5: Fuel for the Fire

Or, The Just Shall Learn to Taunt

May 5, 2024 • Sean Higgins • Habakkuk 2:6–20

It never works out to work without God, let alone to work against God and against His ways. It would not work out for Judah, and Habakkuk wondered in prayerful complaint to God why it seemed like corruption and violence were going unchecked (Habakkuk 1:1-4). God answered that the Chaldeans were coming, give it time, and they would make captives out of the covenant people who had become so corrupt (Habakkuk 1:5-11).

This provoked a deeper complaint from Habakkuk (Habakkuk 1:12-2:1). How could the brutal Babylonians be one of God's instruments to judge those who were, by comparison, at least some more righteous? The Lord's answer takes up Habakkuk 2:2-20.

In verses 2-5 the contrast is between the “puffed up” (mostly a reference to the Chaldeans) and the believers (which must have been only a small remnant in Judah). The arrogant were bent against what is right, the righteous keep living faithfully to God by faith. In verses 6-20 the Lord reveals what's coming to the Chaldeans. It will be the Lord's doing--so He is not letting them slide. And also, the Lord gives lines to the survivors.

> Shall not all these take up their taunt against him, with scoffing and riddles for him, and say, (6a)

The **these** are "all nations" and "all peoples" from verse 5, those that Babylon swallows up. The **him** is the singular reference, not just to Nebuchadnezzar or one of his future heirs, but to the Chaldeans collectively.

There will be **taunt** or “taunt-song” (NASB), **scoffing**, and **riddles for him**, or these last two combined as a “taunting proverb” (KJV). The Chaldeans will become an international proverbial punchline. In Hebrew it’s easy to see multiple double-entendres, rhymes, and word plays. In a day that "will surely come" (2:2), the impossible will be possible, and the superpower will be the super-loser.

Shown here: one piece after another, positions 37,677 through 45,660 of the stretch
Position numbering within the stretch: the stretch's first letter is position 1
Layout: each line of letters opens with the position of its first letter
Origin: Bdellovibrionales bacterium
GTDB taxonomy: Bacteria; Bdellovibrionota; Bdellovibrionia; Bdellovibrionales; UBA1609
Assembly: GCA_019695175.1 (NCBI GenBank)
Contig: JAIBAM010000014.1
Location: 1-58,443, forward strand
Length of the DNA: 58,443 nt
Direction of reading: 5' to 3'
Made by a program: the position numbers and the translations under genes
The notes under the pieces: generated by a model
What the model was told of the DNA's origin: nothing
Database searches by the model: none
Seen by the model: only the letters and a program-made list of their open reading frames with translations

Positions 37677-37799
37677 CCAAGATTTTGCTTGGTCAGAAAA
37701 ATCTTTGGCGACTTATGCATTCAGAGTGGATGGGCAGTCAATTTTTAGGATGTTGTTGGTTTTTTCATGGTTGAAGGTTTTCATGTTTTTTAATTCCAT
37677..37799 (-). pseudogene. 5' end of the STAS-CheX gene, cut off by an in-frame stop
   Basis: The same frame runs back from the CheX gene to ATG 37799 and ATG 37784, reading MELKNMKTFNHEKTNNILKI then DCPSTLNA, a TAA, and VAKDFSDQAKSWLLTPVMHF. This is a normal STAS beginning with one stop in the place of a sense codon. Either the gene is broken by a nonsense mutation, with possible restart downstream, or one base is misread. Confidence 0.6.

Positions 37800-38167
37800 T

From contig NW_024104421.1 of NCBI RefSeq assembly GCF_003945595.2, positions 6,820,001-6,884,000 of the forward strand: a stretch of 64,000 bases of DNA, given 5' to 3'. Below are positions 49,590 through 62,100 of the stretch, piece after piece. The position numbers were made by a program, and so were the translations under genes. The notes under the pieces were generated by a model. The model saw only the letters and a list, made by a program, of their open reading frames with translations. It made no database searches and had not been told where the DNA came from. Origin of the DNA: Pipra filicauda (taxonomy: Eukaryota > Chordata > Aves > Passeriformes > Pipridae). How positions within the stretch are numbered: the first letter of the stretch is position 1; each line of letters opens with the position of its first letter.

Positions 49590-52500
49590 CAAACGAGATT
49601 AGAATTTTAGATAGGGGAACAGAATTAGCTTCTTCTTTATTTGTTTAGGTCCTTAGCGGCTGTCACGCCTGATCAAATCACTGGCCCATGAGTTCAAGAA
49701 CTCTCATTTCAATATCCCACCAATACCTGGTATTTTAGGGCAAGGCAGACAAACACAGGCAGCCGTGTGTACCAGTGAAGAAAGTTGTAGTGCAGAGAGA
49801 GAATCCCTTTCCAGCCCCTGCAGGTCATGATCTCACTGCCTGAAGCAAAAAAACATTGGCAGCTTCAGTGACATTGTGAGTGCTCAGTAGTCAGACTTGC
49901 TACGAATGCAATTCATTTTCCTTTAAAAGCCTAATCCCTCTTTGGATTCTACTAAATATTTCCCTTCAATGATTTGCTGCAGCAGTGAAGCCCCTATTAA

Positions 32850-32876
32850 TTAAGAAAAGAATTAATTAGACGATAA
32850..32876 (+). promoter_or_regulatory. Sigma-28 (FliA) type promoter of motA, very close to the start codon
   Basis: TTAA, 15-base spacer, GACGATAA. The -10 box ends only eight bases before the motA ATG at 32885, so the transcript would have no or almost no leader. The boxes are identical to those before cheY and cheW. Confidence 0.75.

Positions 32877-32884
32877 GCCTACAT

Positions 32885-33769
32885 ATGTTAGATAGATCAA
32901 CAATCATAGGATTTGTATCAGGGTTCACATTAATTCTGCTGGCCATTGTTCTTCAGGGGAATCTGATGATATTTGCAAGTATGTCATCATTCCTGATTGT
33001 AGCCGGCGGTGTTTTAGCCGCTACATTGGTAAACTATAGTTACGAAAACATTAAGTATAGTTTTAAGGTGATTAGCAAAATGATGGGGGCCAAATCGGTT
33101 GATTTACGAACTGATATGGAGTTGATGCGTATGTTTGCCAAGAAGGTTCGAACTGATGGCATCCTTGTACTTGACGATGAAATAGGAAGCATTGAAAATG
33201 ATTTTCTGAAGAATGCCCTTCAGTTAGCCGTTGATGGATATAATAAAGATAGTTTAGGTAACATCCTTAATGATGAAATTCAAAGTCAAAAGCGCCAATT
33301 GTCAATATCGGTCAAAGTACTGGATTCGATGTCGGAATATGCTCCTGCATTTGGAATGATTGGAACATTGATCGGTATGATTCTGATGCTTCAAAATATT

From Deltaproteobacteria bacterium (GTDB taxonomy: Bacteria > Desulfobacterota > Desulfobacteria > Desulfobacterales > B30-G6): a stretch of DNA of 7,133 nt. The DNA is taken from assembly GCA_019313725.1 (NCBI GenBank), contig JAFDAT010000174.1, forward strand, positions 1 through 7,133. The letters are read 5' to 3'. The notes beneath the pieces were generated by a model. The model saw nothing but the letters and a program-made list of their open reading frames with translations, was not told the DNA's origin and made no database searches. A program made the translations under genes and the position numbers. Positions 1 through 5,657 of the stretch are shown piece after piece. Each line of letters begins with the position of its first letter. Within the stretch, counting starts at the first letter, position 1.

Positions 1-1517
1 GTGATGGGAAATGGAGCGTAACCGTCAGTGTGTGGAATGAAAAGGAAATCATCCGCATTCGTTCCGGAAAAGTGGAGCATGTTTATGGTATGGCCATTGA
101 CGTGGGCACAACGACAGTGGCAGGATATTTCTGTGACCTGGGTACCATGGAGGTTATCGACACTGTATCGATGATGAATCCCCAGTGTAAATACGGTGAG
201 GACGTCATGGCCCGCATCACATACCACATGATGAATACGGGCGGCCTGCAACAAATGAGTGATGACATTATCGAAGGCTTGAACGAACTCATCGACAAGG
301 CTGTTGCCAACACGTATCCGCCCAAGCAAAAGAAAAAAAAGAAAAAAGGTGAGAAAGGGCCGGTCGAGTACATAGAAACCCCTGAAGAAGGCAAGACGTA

There will be taglines, ditties, jokes, one-liners. There will be memes, memes that are both clever and condemning, sober but with real *faith-driven taunting*.

While the “all these (who) take up their taunts” are those who are hurt by the Chaldeans, these taunts are *by faith*. The taunts are pre-captivity. They are announcing the woes *before*, because they ask “for how long?” They ask, “will not” these things happen, and talk about future tense, “the stone will cry out” and “the earth will be filled.” The just shall live in tension, and *the just shall learn to taunt*.

The Lord gives five smooth taunts (so to speak) for us to pick up and put in our verbal arsenal. While this is a big chunk, it's obvious that the woes address the same general group of people, and it's easy to outline, woe by woe. We won't cover every phrase, but we'll get the point. The puffed up will be poked at and put down.

There are also two key contrasts, one in verse 14 and another in verse 20. If living by faith is the key to Habakkuk, knowing what we're having faith *for* is what the key gets us into.

# Woe to those who take what isn't theirs. (verses 6b-8)

The first three woes have some similarity in taking someone else's stuff for opportunistic benefit, future security, and building a public name for oneself. Here is the first: **Woe to him who heaps up what is not his own**. In verse 8 the description is: **you have plundered many nations**, with plundering as violent acquisition of others goods and property, often during a time of disorder.

They would also make loans to survivors in defeated cities, to make even more from interest and exert their own power. But those **debtors** would come calling, and **all the remnant of the peoples shall plunder you.** What goes around comes around isn't a Bible verse, and yet it is a pattern of Providence.

# Woe to those who seek selfish security. (verses 9-11)

The second woe is looking not just to one's current bank account but to one's financial security, even legacy. **Woe to him who gets evil gain for his house**, and while that has application to his today, it probably means more about his future, with **his house** doing double duty as a reference to his property and posterity.

They were making piles of their riches, and trying to set themselves up to be unreachable, **safe from the reach of harm!** This is likely metaphorical, not topological; **his nest** is a reference to a secure place he puts valuable things (like we refer to our nest egg), not to a tall tree-house.